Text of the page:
WEAR, v.t. pret. wore; pp. worn.
1. To waste or impair by rubbing or attrition; to lessen or diminish by time, use or instruments. A current of water often wears a channel in limestone.
2. To carry appendant to the body, as clothes or weapons; as, to wear a coat or a robe; to wear a sword; to wear a crown.
On her white breast a sparkling cross she wore.
3. To have or exhibit an appearance; to bear; as, she wears a smile on her countenance.
4. To affect by degrees.
Trials wear us into a liking of what possible, in the first essay, displeased us.
To wear away, to consume; to impair, diminish or destroy by gradual attrition or decay.
To wear off, to diminish by attrition or slow decay.
To wear out,
1. To consume; to render useless by attrition or decay; as, to wear out a coat or a book.
2. To consume tediously; as, to wear out life in idle projects.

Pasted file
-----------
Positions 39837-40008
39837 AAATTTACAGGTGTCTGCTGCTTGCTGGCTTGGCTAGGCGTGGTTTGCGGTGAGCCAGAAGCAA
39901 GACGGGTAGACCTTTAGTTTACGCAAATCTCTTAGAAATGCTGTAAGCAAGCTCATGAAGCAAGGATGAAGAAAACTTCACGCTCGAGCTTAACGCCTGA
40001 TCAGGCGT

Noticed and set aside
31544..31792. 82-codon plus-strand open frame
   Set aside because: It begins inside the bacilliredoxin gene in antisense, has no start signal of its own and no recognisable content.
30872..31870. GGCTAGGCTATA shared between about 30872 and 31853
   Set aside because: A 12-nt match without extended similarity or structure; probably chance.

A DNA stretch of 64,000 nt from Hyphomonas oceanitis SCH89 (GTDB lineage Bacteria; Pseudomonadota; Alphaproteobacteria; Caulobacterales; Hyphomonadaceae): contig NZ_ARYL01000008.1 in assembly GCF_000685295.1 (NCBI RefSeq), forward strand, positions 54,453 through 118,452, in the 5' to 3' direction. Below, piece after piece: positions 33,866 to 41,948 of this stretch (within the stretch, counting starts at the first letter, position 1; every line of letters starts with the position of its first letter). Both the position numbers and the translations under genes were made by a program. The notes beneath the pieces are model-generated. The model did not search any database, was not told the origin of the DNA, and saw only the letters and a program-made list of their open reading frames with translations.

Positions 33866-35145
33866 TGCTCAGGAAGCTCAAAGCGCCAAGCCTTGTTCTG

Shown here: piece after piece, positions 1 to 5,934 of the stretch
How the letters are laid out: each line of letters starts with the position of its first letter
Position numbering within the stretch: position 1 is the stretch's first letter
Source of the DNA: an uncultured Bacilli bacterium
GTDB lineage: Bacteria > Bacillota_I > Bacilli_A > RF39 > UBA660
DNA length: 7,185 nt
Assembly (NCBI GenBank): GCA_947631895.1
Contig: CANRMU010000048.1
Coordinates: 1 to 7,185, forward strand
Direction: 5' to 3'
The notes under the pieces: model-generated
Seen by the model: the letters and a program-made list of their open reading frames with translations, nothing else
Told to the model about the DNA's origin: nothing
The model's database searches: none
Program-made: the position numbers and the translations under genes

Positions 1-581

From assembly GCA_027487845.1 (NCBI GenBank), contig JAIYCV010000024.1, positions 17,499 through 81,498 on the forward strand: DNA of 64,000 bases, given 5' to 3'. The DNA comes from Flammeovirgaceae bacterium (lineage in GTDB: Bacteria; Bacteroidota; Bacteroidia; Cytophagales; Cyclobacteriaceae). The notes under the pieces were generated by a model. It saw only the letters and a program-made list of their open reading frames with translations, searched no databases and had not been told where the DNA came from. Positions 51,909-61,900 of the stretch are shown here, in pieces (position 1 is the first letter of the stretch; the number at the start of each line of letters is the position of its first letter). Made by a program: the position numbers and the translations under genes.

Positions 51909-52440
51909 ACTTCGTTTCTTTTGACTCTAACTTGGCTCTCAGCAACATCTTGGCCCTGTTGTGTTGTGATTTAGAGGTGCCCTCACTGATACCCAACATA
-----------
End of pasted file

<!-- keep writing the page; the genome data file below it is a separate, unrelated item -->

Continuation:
3. To harass; to tire.
He shall wear out the saints of the Most High. Daniel 7.
4. To waste the strength of; as an old amn worn out in the service of his country.
1. To be wasted; to be diminished by attrition, by use, or by time.
Thou wilt surely wear away. Exodus 18.
2. To be tediously spent.
Thus wore out night.
3. To be consumed by slow degrees. It is better to wear out, than to rust out.
To wear off, to pass away by degrees. The follies of youth wear off with age.
1. The act of wearing; diminution by friction; as the wear and tear of a garment.
2. The thing worn.
WEAR, n. See Warren and Guard.
1. A dam in a river to stop and raise the water, for conducting it to a mill, or for taking fish.
2. An instrument or kind of basket work for catching fish.